Trapping brumbies in the moonlight! those were nights of reckless fun, 'Way back on Campbell's country - on the Goory-bibil run, When saddled up and ready qur impatient nags would stand While we squatted in the gunyah with their bridle-reins in hand.
And presently the hoof-beats of the brumbies' trot would sound As they rattled o'er the ridges of the mulga-timbered ground; They'd be thirsty, for that stretching trot had brought them from afar, And the only water for them was the hole at Rocky Bar.
We would hear the stallions whinny, and then the water splash - That latter was our signal-through the deadwood with a crash We were at them-you on joker, I on Harlequin, and Mick Would be with us, just as eager as his jumper, Elsternwick.
Our stockwhips in the stilly night like rifle-shots would ring When we beat them on the Bilbee Flat and slewed 'em to the wing; And when we had 'em yarded, oh, the clatter and the din! How they kicked and squealed and snorted when they found themselves barr'd in!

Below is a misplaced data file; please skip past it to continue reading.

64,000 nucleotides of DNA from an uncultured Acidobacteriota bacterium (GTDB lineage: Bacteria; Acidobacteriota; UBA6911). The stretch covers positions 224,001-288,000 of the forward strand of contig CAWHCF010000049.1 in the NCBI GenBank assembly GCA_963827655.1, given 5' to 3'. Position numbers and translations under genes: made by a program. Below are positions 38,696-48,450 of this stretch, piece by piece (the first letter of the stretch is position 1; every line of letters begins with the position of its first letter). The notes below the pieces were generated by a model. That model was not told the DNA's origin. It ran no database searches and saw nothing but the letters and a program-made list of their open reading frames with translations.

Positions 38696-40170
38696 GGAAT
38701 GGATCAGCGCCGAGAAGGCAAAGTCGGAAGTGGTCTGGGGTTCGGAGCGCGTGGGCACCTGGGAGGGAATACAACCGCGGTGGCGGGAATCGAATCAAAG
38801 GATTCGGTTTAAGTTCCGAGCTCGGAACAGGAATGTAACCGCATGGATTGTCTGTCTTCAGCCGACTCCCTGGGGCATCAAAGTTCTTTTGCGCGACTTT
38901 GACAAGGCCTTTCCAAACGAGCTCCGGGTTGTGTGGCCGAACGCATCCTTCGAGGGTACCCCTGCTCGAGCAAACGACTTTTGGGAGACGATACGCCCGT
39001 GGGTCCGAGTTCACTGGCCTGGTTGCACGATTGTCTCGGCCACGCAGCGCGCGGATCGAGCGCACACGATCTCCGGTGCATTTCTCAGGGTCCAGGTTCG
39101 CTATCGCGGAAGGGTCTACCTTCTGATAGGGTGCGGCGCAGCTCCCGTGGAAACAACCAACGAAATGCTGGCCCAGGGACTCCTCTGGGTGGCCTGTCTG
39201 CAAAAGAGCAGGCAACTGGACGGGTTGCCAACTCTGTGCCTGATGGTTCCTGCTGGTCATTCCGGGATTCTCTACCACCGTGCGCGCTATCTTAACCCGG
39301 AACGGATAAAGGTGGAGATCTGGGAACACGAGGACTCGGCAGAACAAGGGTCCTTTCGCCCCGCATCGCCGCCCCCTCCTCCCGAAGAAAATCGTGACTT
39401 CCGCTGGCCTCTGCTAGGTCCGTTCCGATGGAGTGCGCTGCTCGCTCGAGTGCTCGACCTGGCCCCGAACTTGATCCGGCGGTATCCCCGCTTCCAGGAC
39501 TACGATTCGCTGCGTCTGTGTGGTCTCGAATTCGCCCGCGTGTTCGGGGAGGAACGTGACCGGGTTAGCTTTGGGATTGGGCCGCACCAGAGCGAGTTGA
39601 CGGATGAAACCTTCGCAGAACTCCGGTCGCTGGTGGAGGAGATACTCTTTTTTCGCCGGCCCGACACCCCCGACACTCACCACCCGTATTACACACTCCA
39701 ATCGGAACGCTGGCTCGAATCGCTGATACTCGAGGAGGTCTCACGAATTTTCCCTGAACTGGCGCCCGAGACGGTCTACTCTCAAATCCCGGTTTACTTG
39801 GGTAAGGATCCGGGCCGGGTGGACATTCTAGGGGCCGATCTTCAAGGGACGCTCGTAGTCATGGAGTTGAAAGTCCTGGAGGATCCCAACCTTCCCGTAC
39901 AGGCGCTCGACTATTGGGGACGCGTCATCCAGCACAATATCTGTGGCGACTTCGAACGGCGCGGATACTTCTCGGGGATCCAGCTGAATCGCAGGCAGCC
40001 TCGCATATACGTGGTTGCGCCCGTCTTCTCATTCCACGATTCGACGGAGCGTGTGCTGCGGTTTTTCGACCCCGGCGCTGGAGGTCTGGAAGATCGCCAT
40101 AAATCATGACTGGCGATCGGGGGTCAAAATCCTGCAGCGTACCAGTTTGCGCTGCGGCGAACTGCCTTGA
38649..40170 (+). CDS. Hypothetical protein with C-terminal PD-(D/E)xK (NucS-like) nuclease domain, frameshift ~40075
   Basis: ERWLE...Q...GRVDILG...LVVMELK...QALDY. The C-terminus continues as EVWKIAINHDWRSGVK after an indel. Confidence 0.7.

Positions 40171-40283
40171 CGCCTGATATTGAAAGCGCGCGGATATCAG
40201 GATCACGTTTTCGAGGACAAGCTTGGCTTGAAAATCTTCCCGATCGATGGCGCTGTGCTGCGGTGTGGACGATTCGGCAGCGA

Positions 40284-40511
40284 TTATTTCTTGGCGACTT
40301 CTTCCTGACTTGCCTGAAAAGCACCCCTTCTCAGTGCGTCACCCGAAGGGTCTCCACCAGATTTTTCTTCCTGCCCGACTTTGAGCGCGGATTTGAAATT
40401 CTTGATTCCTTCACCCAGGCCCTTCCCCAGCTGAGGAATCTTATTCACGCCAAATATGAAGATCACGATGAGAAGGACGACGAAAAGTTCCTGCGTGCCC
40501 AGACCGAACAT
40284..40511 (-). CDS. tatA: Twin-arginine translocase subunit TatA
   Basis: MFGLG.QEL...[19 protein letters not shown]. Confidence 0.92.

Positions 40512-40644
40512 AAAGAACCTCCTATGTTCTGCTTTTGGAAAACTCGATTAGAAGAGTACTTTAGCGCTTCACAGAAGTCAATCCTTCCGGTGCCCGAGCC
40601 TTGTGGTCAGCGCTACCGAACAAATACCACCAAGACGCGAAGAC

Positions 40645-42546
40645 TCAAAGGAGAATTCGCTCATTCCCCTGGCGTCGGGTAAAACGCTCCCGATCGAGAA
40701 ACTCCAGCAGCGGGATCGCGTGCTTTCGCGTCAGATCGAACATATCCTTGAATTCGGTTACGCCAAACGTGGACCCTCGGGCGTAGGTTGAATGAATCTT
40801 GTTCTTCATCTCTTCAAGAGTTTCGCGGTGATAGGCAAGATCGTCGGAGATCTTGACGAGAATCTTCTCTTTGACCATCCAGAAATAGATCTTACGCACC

The nights the brumbies tried to break straight back the way they came Proved Harlequin as nimble as we knew him to he game; In those rushing, frantic scrambles 'twas his cleverness I thank That I didn't get a smasher down that rotten basalt bank.
One old "Merino" came out, and some boundary rider's moke He was riding - it was his fault that the chestnut stallion broke - He sung out: "Never mind him; let the beggar go away!" But you didn't stop to listen, jack, to what he had to say.
And ere you brought the big horse back you had a roughish ride, The Lord knows how you,rnanaged, mate, that night to save your hide! Though bar a stake of sandalwood you weren't a great deal hurt, Though the gidya ripped your moleskins, and the mulga rent your shirt.
That big timber took some dodging, but our hacks were tried and true, And while their heads were left alone would mostly get us through; But never a horse, save Harlequin', at night, 'twas my belief Could race among those Bilbee holes and yet not come to grief.
And then we'd jog away to camp two miles below the Bar, Where we'd find a pipe of Nailrod and a nobbler in the jar. Ah! though our lines of life since then have lain in diverse ways, We don't forget those gallops of the brumby-running days.
First published in The Bulletin, 28 May 1892.